Energy Efficient Commercial Light Fixtures

Commercial Light FixtureElectricity is one of the largest expenses in a commercial office building.  Whether you’re the building owner or a tenant that is occupying a large space, it is good business to look for ways to reduce your energy consumption.  For a building owner it means lower utility costs, a more energy efficient, and desirable building.  For a tenant, if you have a triple net lease (NNN), that means lower operating costs.  For our project, we are looking to reduce our electricity consumption by at least 30%.  In addition to receiving the benefits listed above, we will also earn LEED points toward our certification.

One way we are reducing energy is by using energy efficient commercial light fixtures.  Initially, I thought that energy efficient light would be poor light quality with an ugly commercial looking lense cover.  I was pleasantly surprised to find this is not true.  The light fixture we selected is attractive with a contemporary appearance.  The smart design uses both a high performance ballast and lamp which provides a combination of direct and indirect light.  What I really like about the light fixture is that it looks great, the fluorescent lamps are not visible, and feels like more comfortable light with no glare.

Our LEED Recycling Goal

Demolition Chute

One of the LEED Certification goals is to divert construction, demolition, and packaging debris from landfill disposal.  Our personal demolition goal is to recycle 95% of all materials.  We started off our project with the Site Foreman telling all of our subcontractors that we don’t use the word “dump”.  All of the existing materials in the space that is removed will be recycled.  At the time of demolition we pile up similar types of materials into large piles.  All of the wood, cardboard, metal, plastics, low voltage wiring, sheetrock/gypsum, are stacked into individual piles.  Each of these items are then put into the debris chute which leads down to a container.  Each container is given a ticket number for tracking purposes.  We ensure that no garbage like McDonald’s trash is mixed up with our demolition debris.  The debris container is then taken to a recycling company which dumps out the contents of the container on a large warehouse floor.  The contents are then sorted out again and weighed.  A report will be issued with a detailed breakdown of how many tons of material were collected and a recycling rate will be determined.  Once I have received my first Recycling Rate Report, I will post the results.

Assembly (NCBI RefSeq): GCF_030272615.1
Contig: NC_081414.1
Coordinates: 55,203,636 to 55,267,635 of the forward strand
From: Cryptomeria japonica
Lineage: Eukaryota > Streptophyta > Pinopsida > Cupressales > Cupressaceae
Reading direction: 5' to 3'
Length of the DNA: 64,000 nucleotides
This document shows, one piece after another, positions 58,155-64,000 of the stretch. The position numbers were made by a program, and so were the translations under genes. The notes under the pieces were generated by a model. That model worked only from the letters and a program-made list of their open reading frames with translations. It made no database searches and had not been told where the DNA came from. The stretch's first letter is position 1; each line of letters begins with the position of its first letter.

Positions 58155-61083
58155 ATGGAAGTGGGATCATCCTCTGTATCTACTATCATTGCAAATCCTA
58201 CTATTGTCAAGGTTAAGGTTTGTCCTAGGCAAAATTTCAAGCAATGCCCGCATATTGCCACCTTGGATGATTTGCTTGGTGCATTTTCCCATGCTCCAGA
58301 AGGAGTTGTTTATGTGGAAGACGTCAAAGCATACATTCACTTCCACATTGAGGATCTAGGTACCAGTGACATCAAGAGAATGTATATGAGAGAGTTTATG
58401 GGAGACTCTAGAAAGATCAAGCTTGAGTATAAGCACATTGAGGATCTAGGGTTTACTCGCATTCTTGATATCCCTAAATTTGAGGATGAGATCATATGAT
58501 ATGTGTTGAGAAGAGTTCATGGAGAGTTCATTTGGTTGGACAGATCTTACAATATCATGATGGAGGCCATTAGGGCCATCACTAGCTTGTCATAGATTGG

Sustainability in the work place

Your company name does not have to be “Google, Dell, General Electric, Wal-Mart, Procter & Gamble, Ford, Microsoft, Intel, IBM, Nike, or Dow Chemical” in order to be able to make a significant difference in reducing its carbon footprint. thinkspace provides a path that allows the SMB’s to have a LEED Certified Green Interior and operate an office in a responsible sustainable manner. Thinkspace goes one step further and also calculates the carbon footprint for each individual office and provides an easy way for each company to become carbon neutral.

thinkspace’s design team has been charged to ensure that sustainable practices are woven into the buildings improvements from its inception. The Seattle area is leading the charge in green buildings and has an industry base to support and demonstrate this ability to the world. We have reduced our buildings electrical consumption by over 40%, use green building materials, low or no-VOC type paints, and operate our business with sustainable best business practices.  We compost and recycle.  We even have a alkaline battery recycling program.

How to Maintain Air Quality during the Demolition Stage

HEPA Filter